All About Argon

Argon is an inert gas that is both colorless and odorless and that is grouped in the Noble gases.  Argon is so named from the Greek word for “lazy,” as a result of its characteristic of having little reactivity when it comes to forming compounds. This gas is most frequently utilized in welding and is also found regularly in fluorescent lighting.

According to Chemicool, a substantial amount of the argon on Earth is the isotope argon-40, which is generated from the radioactive decay of potassium-40. However, argon in space is developed from stars, that takes place when two hydrogen nuclei fuse with silicon-32, resulting in the isotope argon-36.

Argon, while inert, is not limited. Conversely, about 0.9 percent of the earth’s atmosphere is made up of this gas. According to calculations by Chemicool, this indicates that there are about 65 million metric tons of argon in the atmosphere, and that quantity continues to grow due to the decay of potassium-40.

To name some of its traits, Argon (Ar) has the atomic number 18 and an atomic weight of 39.948. At room temperature, Argon is a gas.

Argon was first come across in 1785 when English scientist Henry Cavendish discovered a fraction of air that seemed especially inert. At first, Cavendish had difficulty determining what this air was. It was not until over one hundred years later in 1894 that two men, Lord Rayleigh and Scottish chemist William Ramsey managed to accurately classify and describe the gas, which subsequently earned them the Nobel Prize in Chemistry for this discovery. In addition to this, analyzing argon’s elemental properties also eventually led to Ramsey discovering helium, neon, krypton, and xenon.

As a result of its inertness, argon is regularly utilized in industrial jobs that require for a non-reactive atmosphere. In addition, argon is usable as an effective insulator, leading to its common use in warming divers when deep-sea diving. Argon is also employed in historical preservation and is pumped around important documents such as the Magna Carta and a world map from 1507. Unlike oxygen and similar reactive elements, the argon helps protect the paper and ink on these fragile documents.

Additionally, there are several less frequently discussed utilizations for argon. For example, argon is used in neon lights that shine blue, since neon itself emanates an orange-red color. Likewise, argon is regularly employed in laser technology, including the lasers used in vision correction surgeries such as LASIK and PRK procedures. Argon has even been employed to uncover contaminated groundwater in certain locations in the United States. In this circumstance, argon and other noble gases were injected into wells where they mixed with methane.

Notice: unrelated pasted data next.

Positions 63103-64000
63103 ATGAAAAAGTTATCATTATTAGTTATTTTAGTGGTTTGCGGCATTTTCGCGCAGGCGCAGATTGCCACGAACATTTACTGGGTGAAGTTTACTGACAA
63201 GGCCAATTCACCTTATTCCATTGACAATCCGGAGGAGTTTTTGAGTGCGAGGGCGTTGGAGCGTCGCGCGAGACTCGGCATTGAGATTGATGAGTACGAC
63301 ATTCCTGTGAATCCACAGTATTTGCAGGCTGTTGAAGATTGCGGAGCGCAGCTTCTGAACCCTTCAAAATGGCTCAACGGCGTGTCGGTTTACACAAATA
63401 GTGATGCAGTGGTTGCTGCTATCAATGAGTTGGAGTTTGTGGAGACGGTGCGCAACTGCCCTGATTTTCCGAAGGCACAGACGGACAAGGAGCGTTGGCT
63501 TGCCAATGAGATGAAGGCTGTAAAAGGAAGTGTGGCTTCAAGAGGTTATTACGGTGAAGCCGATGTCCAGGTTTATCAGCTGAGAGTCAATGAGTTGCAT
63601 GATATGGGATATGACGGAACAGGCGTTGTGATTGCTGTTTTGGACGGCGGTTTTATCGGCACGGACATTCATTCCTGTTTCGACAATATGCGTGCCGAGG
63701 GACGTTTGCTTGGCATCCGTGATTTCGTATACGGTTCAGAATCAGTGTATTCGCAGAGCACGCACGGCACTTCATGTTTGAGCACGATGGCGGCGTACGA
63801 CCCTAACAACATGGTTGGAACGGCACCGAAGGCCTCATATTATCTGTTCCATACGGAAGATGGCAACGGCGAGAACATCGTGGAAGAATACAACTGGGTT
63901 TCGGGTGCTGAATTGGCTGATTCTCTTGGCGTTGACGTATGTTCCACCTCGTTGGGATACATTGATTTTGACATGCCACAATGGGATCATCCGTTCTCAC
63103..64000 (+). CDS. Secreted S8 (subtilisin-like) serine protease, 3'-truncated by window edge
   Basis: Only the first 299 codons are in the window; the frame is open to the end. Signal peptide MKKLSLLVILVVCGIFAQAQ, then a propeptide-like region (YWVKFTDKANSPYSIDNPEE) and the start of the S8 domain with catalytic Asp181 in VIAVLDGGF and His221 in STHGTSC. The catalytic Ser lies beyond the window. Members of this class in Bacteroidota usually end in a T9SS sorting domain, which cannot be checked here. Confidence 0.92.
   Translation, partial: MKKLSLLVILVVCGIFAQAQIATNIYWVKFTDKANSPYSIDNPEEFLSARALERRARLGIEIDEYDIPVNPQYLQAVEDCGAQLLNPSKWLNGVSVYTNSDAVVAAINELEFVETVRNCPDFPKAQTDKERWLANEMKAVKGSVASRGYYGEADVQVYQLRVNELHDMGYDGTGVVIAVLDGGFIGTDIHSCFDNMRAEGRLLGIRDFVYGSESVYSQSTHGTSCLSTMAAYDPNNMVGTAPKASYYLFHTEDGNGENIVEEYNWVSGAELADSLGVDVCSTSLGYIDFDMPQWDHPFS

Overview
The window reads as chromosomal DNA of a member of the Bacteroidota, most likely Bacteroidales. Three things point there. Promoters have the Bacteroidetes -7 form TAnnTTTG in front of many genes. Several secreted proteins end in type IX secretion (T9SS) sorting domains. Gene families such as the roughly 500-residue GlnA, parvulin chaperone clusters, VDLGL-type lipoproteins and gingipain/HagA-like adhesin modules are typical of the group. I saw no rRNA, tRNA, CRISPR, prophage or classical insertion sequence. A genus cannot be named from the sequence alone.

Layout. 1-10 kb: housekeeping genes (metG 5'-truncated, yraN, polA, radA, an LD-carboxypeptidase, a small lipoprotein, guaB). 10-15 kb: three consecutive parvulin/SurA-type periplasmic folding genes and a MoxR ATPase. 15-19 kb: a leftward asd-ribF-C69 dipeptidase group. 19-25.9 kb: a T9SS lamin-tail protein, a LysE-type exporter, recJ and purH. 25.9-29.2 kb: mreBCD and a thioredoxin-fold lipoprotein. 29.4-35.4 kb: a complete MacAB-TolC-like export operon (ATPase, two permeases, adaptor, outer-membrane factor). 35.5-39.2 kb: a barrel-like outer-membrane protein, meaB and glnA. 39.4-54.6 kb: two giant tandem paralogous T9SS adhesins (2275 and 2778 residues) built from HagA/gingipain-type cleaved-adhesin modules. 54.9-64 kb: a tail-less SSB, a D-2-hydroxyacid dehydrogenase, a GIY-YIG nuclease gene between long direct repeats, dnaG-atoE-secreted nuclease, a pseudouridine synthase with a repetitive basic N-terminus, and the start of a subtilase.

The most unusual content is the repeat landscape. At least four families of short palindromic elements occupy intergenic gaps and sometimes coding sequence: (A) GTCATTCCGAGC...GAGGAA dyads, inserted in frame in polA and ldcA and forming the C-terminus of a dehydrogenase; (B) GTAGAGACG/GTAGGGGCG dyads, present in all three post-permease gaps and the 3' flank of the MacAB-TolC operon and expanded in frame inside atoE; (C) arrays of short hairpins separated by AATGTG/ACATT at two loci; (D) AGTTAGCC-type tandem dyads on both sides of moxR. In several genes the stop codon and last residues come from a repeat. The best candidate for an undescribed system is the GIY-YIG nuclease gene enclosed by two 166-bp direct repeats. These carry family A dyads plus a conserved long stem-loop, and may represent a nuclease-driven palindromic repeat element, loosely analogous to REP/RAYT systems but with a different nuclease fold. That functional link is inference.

Currently, there is a substantial amount of research being conducted on argon to find further potential uses of the gas. For example, it is presently being considered as a future alternative to the expensive gas xenon and its role in treatment of brain injuries. Additionally, some experiments suggest that argon could at some point be used to reduce the severity brain injuries that have been acquired a result of oxygen deprivation or other traumatic incidents. A review published in the Medical Gas Research journal found that in several circumstances, treating injuries with argon considerably decreased the death of brain cells. Researchers are not yet clear about why argon has this effect on brain cells. Until now, argon has been employed in this research by either being applied directly to cells in a culture dish or distributed along with oxygen in a facemask for animal studies. As argon research progresses, it is becoming increasingly likely that trials on humans will commence at some point. However, it seems that there are likely risks with argon treatment, thus more research must be carried out until this practice can be applied.

Whether you’re in need of argon to be used in the medical industry or any other industry that utilizes specialty gases, PurityPlus has a wide variety of specialty gas products to meet your needs. We possess a large selection of specialty gases and specialty gas equipment, and the resources and experts available to answer your questions and aid your needs. If you’d like to know more about our available products, browse our online catalog or reach out to us via email at or at 915-771-7674.